Information flows, and you can explain your ideas in ways that would be impossible with pens and pap
Test Center | 24 May 2010
Information flows, and you can explain your ideas in ways that would be impossible with pens and paper.
Our world is changing rapidly, and putting more demands on us every day. We're under pressure to be faster, smarter, and more connected. Computers have percolated into most homes and workplaces, and not just basic models either. Knowing how to use them isn't optional at all anymore—from leveraging social websites like Facebook to whipping out our Blackberries for every little thing, we're quickly getting used to a living with a lot of bells and whistles. The pace at which high-tech equipment is becoming the norm is just staggering. Even school children today are making PowerPoint presentations instead of writing on chart paper!
When technology is truly working for you, it's a joy to use. Information flows freely, and you can explain and demonstrate your ideas in ways that would be totally impossible with pens, paper and other low-tech means. The whole world opens up in ways that illustrate how true it is when people talk about the planet shrinking and walls coming down everywhere.
It's a heady feeling that isn't restricted to the tech-savvy anymore. Students who can afford their own laptops find that they don't need to bother with outdated desktops in labs anymore—they can work at their own speed and convenience. Office workers are buying their own smartphones to stay connected and hard drives to take backups, even if companies don't issue them officially. It isn't too uncommon to see personal Internet dongles at the office as well, and more than a few enterprising workers have been known to plug unauthorized Wi-Fi routers in at their desks just so they can check their mail on their phones while on breaks.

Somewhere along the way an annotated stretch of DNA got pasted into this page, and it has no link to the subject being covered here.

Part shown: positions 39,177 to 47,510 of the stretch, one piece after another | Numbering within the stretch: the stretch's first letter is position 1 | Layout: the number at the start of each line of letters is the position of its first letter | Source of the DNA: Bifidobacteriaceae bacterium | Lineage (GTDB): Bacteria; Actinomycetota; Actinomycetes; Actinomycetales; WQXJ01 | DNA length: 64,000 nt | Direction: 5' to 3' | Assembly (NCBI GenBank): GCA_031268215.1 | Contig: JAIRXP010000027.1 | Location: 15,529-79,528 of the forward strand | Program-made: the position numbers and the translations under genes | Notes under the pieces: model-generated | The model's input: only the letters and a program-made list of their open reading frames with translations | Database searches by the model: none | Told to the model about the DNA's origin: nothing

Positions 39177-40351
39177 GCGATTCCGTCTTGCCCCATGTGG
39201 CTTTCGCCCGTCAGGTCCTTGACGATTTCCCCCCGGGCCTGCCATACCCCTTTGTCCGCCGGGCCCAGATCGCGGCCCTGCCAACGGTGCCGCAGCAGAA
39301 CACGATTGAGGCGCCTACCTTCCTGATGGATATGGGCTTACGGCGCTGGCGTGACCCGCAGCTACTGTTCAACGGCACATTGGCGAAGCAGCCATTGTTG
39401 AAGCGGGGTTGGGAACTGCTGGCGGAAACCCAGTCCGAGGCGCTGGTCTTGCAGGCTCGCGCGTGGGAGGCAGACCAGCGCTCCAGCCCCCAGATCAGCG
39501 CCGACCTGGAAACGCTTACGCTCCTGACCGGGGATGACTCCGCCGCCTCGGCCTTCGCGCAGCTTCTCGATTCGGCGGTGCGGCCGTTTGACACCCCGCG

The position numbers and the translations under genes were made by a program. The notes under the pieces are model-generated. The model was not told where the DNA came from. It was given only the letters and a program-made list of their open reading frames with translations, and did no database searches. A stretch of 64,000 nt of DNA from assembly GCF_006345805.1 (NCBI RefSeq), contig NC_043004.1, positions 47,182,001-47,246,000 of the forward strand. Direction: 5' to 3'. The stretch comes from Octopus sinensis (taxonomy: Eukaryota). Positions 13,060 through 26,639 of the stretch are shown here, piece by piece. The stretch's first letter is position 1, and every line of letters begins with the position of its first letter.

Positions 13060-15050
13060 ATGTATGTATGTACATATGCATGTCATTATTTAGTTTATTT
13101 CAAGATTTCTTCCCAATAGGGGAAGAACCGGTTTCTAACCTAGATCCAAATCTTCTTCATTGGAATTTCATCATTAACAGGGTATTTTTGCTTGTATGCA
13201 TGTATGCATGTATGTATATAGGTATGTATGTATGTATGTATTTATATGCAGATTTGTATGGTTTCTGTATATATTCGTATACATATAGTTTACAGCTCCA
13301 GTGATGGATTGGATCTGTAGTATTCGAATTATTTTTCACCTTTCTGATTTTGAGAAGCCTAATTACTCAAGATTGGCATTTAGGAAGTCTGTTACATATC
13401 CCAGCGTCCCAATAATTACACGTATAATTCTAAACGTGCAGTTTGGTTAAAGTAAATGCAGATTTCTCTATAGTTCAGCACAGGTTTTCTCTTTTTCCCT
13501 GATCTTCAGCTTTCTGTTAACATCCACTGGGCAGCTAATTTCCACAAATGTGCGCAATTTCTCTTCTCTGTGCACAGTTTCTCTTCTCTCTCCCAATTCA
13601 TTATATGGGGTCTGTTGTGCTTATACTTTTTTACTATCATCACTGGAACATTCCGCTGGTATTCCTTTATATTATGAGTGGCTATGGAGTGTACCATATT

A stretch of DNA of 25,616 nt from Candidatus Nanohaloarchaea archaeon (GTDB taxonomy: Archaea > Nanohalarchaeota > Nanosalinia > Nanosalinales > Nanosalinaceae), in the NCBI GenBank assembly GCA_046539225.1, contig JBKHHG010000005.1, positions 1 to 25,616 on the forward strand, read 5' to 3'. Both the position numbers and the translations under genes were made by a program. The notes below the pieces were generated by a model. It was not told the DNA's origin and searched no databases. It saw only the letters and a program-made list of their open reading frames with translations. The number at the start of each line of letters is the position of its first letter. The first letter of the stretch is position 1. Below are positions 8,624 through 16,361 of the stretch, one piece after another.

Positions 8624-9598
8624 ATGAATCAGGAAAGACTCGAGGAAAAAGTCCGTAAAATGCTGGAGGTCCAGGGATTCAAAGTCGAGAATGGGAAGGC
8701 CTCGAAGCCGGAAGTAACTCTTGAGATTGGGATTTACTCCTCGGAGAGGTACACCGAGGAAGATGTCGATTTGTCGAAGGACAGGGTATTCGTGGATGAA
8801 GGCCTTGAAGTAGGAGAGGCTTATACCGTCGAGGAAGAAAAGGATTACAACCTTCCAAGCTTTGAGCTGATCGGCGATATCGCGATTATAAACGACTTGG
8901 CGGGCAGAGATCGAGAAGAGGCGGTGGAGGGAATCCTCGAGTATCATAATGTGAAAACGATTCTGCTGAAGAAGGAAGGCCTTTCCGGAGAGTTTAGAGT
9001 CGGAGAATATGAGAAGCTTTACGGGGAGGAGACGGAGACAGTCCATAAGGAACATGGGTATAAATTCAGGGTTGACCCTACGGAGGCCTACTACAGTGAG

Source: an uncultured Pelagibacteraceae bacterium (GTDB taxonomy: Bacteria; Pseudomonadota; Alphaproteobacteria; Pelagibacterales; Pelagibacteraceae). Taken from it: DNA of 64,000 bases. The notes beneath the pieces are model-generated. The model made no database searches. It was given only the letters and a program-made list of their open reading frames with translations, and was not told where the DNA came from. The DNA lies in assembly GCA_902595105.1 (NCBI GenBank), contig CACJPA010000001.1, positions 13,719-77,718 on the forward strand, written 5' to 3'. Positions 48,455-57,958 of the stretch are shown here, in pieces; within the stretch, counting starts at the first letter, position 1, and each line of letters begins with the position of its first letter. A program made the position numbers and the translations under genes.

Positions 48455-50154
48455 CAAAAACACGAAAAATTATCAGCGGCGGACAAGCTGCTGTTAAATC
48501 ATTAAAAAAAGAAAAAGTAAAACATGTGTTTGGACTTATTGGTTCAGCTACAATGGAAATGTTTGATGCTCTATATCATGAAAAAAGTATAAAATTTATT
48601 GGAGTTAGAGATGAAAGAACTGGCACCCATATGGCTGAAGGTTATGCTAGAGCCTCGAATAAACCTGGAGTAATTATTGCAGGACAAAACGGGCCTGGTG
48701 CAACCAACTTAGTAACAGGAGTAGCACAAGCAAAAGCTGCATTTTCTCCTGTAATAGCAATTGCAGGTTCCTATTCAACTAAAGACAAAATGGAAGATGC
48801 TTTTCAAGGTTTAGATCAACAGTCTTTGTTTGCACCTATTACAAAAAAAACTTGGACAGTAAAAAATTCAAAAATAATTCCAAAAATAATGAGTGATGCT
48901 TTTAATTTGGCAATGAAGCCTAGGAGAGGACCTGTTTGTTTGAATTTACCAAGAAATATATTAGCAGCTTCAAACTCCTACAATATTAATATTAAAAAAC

Individuals today can outfit themselves with the kind of tech power that only offices used to be able to provide a few years ago. They're willingly spending their own money on gadgets for themselves and their homes—things an office has traditionally been expected to provide to its senior staff—simply to stay ahead. And they're discovering that not being constrained by the tools of a workplace extends to the environment they work in as well. If you don't have to use a desktop, why are you forced to sit at a desk? Work can get done anywhere, even at home.
Smart workers get noticed for being dynamic and adapting to new technology, not for adding twenty animations to every slideshow. They're motivated to do better, reach further, and grab every chance that comes along. They stand out in comparison to their peers who are still struggling to process yesterday's news.